In a recent post we discussed the four pillars of successful CX transformation. We explored the reasons why programmes will most likely fail if a business misfires on any one of these pillars: leadership, organisation-wide alignment, capability development and infrastructure. In this article we introduce a proven three-phased process to build and implement a roadmap for a customer-driven change strategy. We show how the four pillars are brought together and outline a sequence for deployment.

The change strategy roadmap

Phase one: Build the foundation

As you’ll note from the graphic below, the primary focus during the first phase is around alignment. This starts with aligning senior leadership around the strategic vision and plan. This requires leadership to have a clear understanding of where the business is today. And where they want to be in three to five years time. Leaders also need a clear line of sight on the changes needed. (We later walk you through a simple exercise to help you assess how your leadership aligns around CX).

The whole organisation then needs a communication and engagement plan. Clear, two-way communication that engages managers and employees at all levels, including an honest assessment of the benefits and what it means to your people, is probably the biggest single factor determining transformation success or failure. The strategy should continue through all three phases of the transformation effort.

This first phase is also the time to identify and take action around the ‘low hanging fruit’. These customer improvements are (often) well known in the business and easy to implement. Focusing on early wins builds momentum as people across the organisation see improvements being made, the benefits being measured and the impact being widely communicated.

Phase two: Develop company-wide capability

In phase two, while the alignment and communication efforts continue, the focus is on tackling some of the more difficult changes the organisation will have to make to transform its customer experience. This will involve the development of new product and service propositions across all channels and platforms, improvement in the processes and technologies that support customers and the development of new people capabilities. Establishing a customer champion network to build momentum and foster a continuous improvement culture is also an important element of this phase.

Phase two also sees the development of an integrated measurement framework. A framework which reflects the future and captures:

  • the causal relationships between improvements in the proposition, processes and people
  • the impact on the customer experience
  • the resulting impact on financial business results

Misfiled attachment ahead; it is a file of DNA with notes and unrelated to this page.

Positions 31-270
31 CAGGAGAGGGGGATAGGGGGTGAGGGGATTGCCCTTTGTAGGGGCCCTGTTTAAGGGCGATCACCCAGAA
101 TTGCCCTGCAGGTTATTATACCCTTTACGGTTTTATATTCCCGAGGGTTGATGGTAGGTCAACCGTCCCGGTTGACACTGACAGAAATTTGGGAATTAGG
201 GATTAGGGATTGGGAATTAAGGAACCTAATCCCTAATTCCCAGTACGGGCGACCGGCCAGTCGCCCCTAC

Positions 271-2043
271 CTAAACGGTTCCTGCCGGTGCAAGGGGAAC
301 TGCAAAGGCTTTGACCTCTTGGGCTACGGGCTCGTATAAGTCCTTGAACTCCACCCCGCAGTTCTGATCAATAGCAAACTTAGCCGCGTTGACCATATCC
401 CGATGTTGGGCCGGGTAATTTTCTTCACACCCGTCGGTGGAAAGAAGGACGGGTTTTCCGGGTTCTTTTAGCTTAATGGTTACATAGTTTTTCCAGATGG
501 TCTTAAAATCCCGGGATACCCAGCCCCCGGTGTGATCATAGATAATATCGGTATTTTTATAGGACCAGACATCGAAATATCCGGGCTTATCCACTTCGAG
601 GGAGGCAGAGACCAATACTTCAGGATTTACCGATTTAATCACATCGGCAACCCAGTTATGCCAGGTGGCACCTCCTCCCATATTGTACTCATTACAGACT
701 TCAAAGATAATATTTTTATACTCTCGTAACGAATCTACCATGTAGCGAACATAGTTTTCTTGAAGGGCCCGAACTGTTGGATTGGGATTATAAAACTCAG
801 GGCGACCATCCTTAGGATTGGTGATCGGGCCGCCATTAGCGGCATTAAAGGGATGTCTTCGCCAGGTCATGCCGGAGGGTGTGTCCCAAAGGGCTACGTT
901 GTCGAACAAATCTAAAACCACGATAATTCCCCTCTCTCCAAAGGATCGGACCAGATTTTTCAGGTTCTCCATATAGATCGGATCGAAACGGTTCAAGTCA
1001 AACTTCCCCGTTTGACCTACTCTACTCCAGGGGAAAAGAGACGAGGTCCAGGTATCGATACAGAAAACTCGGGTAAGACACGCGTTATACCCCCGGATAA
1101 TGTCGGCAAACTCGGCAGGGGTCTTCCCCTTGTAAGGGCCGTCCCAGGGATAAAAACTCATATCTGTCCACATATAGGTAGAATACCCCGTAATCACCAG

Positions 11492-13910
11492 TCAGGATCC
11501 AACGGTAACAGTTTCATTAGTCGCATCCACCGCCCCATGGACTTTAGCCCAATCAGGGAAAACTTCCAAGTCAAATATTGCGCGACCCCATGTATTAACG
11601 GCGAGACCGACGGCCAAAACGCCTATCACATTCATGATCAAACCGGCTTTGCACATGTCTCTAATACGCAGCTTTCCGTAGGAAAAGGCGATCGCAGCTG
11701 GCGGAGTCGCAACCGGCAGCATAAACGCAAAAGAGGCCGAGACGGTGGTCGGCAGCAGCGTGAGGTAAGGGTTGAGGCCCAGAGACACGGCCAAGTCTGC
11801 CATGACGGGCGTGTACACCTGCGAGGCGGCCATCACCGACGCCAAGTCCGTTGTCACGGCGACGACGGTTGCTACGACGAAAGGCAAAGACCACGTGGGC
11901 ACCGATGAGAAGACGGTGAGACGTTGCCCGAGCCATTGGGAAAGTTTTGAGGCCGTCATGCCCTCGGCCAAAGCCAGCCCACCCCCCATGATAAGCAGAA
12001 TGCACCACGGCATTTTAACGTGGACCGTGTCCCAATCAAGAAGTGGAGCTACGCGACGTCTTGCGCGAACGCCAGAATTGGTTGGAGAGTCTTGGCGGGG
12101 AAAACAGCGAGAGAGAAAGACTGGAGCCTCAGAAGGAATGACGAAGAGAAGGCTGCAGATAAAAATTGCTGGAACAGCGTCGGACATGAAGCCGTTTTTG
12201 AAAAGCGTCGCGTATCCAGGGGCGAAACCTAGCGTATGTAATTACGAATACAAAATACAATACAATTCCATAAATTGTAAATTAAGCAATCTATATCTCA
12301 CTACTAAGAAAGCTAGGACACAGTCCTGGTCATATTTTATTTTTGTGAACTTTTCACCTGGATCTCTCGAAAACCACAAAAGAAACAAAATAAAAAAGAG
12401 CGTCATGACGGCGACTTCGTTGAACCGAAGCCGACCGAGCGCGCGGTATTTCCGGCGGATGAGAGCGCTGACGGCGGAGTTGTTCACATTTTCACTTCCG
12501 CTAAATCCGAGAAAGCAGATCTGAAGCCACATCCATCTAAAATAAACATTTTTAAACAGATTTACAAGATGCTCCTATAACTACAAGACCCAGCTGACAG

Phase three: Embed and sustain change-driven performance

These improvement efforts continue to increase as you reach stage three. In this phase, the new way becomes business as usual. The new experience prioritises investment decisions. The experience is baked into the company’s customer research programme. Changes in performance management, recruitment and training reinforces behaviour and culture. Continuous improvement ensures that business processes support the new customer experience. A new scorecard tracks progress. The communications infrastructure continuously engages people company wide around progress and results.

A simple exercise

Leaders have to be clear and aligned as a group for a successful transformation. We thought it would be helpful to share a change strategy exercise that we walk clients through. The exercise helps achieve clarity and concensus around where their business is today. Where they want to be tomorrow. And what they need to change in order to get there.

Treacy and Wiersema in their important book, The Discipline of Market Leaders, point to three alternative strategies that companies can focus on – low prices, best products, customer experience. Making a choice between one of these does not imply that the other two don’t matter.

The exercise involves each person in an executive team scoring the organisation’s current (and future) state on a one to ten scale against each of the three value disciplines to create a triangle. (See examples below).

The value of this activity is in the discussion between the senior team. It will uncover the degree of alignment about where the business is now. The basis on which the company should seek to differentiate and the scale of the challenge is also clear.

Shaping a consistent change story

Moreover, this exercise is also helpful in shaping a change story. Leaders can use the story to align the organisation around the transformation goals. In our experience there is frequently a differing set of views between leaders, managers and employees. Many would have no idea what their company’s primary strategy is, let alone be able to tell the story of the company’s journey in a consistent and compelling way. In an era of the great resignation where employees are looking for more, a lack of clarity about what their company stands for and how they make a difference in their role represents a risk.